Category Archives: automated environments

Termite Pavilion

This pavilion was made by 3D scanning a termite mound and enlarging it to fit humans before being milled and assembled.  I think such analogies will be useful, especially in ideas of reconstruction, memory, and such.




From Wikipedia:

Lithification is a process of porosity destruction through compaction and cementation. Lithification includes all the processes which convert unconsolidated sediments into sedimentary rocks. Petrification, though often used as a synonym, is more specifically used to describe the replacement of organic material by silica in the formation of fossils. In geology consolidation is a synonym for lithification.

A library of simple diagrams of geological processes.

The aesthetics of striation as a result of lithification.

The aesthetics of tafoni as a result of erosion.

Modelling of compaction (packing) (also, lithification) through computation.


Bacteria Aggregate and Tafoni Stone

Bacillus pasteurii is a “microorganism, readily available in marshes and wetlands, [that] solidifies loose sand into sandstone.”  Check out a BLDG BLOG post about a proposal for the Sahara desert here.

“The structure is made straight from the dunescape by flushing a particular bacteria through the loose sand… which causes a biological reaction whereby the sand turns into sandstone; the initial reactions are finished within 24 hours, though it would take about a week to saturate the sand enough to make the structure habitable.  The project – a kind of bio-architectural test-landscape – would thus go from a balloon-like pneumatic structure filled with bacillus pasteurii, which would then be released into the sand and allowed to solidify the same into a permacultural architecture.”

The final result can also be imagined by observing Tafoni stone formations, even though in this case it’s erosion rather than aggregation that’s taking place.  There’s some of this stone in Germany, actually.


swarm urbanism

Some inspiration from kokkugia

From the project Swarm Urbanism…

“Agency operates through two main processes within this proposal: firstly by using design agents to self-organise urban matter and secondly encoding intelligence into urban elements and topologies.”

“Agents within this system are not generic, instead there is an ecology of agent systems which interact, each set of agents programmed with their own desires and information.”

There are two key points here that they use to relate a swarm model to urban phenomena. First, the interaction between agents and their landscape. The agents have a series of behaviors, but they are also directly affected by information that is stored in the landscape, and the landscape itself is affected by the agents. This is the basic definition of an ecosystem.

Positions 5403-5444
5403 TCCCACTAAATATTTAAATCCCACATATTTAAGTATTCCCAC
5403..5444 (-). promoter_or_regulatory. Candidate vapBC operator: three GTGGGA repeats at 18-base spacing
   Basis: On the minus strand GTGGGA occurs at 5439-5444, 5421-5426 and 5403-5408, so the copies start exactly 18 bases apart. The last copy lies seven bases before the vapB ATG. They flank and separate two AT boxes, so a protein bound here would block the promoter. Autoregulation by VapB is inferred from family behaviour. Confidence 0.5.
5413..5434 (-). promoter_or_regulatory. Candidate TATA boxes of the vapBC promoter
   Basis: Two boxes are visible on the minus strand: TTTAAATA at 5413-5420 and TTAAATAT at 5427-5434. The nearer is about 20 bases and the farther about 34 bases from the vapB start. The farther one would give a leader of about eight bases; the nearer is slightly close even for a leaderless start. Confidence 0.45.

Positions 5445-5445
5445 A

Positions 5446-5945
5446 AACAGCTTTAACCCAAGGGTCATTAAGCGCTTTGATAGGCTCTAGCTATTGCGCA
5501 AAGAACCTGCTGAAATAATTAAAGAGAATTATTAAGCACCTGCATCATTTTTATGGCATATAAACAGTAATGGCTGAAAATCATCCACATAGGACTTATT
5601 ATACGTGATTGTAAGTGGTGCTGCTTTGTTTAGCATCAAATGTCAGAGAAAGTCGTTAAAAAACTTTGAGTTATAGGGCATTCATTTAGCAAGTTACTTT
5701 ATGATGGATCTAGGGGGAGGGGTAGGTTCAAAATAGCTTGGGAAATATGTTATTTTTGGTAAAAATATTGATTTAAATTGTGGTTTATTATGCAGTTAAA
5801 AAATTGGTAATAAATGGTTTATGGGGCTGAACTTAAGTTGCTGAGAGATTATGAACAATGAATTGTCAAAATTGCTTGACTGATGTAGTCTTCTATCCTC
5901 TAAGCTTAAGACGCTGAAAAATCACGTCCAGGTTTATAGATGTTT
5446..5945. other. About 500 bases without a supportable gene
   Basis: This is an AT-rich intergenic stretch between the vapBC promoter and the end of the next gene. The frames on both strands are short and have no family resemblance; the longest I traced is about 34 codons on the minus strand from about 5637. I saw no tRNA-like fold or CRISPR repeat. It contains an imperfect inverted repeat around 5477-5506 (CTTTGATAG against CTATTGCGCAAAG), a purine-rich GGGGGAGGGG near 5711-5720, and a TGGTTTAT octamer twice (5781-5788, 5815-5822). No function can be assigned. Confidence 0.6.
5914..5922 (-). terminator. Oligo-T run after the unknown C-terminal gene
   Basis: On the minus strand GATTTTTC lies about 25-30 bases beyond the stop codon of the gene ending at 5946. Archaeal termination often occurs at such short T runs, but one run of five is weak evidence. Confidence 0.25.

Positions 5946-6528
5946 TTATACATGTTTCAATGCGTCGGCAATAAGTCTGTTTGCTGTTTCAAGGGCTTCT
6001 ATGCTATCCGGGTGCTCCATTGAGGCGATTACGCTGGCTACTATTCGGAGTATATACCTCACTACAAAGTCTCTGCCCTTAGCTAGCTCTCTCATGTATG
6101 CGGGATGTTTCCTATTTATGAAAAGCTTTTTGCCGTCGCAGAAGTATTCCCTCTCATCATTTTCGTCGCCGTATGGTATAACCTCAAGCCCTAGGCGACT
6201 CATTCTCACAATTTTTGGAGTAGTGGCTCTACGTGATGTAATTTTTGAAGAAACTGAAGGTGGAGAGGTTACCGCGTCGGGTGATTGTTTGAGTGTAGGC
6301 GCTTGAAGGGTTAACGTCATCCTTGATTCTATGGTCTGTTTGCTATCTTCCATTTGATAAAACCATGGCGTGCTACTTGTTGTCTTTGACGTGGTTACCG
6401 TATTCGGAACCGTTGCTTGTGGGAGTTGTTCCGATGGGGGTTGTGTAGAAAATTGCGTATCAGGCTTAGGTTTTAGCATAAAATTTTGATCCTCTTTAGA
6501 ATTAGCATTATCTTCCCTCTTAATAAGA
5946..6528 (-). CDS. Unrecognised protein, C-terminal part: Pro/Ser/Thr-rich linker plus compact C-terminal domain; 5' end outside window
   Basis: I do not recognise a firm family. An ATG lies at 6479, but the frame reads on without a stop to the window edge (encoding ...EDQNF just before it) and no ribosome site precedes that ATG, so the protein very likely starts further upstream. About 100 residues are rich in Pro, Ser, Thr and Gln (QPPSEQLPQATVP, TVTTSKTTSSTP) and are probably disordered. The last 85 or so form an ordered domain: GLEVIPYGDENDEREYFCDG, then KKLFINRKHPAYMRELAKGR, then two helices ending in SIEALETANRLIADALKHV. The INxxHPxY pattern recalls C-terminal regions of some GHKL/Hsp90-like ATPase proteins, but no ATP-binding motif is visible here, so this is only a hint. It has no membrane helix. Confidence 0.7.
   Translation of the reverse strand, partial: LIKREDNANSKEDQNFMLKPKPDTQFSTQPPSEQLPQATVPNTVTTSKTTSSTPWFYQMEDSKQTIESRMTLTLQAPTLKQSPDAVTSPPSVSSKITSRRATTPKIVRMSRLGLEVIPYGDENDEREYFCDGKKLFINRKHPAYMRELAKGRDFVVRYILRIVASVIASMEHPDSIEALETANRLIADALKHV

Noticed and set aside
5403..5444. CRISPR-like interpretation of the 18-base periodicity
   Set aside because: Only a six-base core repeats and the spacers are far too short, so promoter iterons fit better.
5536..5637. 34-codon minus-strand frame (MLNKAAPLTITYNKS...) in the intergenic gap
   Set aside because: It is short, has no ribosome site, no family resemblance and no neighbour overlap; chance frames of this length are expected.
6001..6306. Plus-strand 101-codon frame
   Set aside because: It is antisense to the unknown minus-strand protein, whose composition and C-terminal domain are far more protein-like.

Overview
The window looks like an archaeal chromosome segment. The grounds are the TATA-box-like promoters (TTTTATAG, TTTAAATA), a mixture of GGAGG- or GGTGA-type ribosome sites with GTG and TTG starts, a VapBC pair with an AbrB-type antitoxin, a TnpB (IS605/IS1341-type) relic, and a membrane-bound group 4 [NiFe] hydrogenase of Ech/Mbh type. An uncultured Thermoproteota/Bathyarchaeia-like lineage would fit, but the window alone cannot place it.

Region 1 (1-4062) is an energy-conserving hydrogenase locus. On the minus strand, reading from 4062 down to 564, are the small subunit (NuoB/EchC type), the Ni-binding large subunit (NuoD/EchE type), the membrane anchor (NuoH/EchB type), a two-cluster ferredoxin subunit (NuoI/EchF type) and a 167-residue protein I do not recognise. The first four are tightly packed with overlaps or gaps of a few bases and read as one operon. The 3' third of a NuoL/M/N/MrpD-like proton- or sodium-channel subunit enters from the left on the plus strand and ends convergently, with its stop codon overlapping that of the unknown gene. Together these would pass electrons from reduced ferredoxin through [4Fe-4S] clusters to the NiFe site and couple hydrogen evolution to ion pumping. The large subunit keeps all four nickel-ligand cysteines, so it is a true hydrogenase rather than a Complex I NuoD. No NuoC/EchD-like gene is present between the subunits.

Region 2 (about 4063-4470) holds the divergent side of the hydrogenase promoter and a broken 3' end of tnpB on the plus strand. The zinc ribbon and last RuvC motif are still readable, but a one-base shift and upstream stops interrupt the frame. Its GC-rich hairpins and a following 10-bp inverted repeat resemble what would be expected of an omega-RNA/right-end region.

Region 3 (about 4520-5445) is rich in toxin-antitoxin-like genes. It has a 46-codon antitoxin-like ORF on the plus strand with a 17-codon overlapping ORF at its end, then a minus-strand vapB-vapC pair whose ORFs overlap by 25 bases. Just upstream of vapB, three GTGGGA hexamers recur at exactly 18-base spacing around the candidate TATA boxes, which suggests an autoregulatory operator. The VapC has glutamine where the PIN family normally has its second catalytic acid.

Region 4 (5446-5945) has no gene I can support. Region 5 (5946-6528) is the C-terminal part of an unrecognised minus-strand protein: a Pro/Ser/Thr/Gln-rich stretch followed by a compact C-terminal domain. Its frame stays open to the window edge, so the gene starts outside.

Second, there is a hierarchy of agents, each performing their own task. In this model, there is a group of agents who aggregate matter, similar to the behavior of termites in building a colony. A second class of agents operates more like a slime mold, to build infrastructure by connecting certain locations in a minimal system.

I think both of these points are crucial when starting to think about how swarm models can be applied to think of the organization of a city.


Adaptive Environments

folks that are obsessed with Roche.

Done with swarm scripts in Roland’s class at Penn.

How Google’s Algorithm Rules the Web

Gooogle is still the only company whose name is synonymous with the verb search

PageRank, the generally accepted metric of, among other things, how often a page is linked to, is only a small part of the larger story at Google. Talking to Google’s engineers and tracing the history of publicly announced search features, Levy discovers that a good deal of what Google has learned about search comes from the searchers themselves.

Take, for instance, the way Google’s engine learns which words are synonyms. “We discovered a nifty thing very early on,” Singhal says. “People change words in their queries. So someone would say, ‘pictures of dogs,’ and then they’d say, ‘pictures of puppies.’ So that told us that maybe ‘dogs’ and ‘puppies’ were interchangeable. We also learned that when you boil water, it’s hot water. We were relearning semantics from humans, and that was a great advance.”


Copenhagen Wheel

The Copenhagen Wheel is a new emblem for urban mobility. It transforms ordinary bicycles quickly into hybrid e-bikes that also function as mobile sensing units. The Copenhagen Wheel allows you to capture the energy dissipated while cycling and braking and save it for when you need a bit of a boost. It also maps pollution levels, traffic congestion, and road conditions in real-time.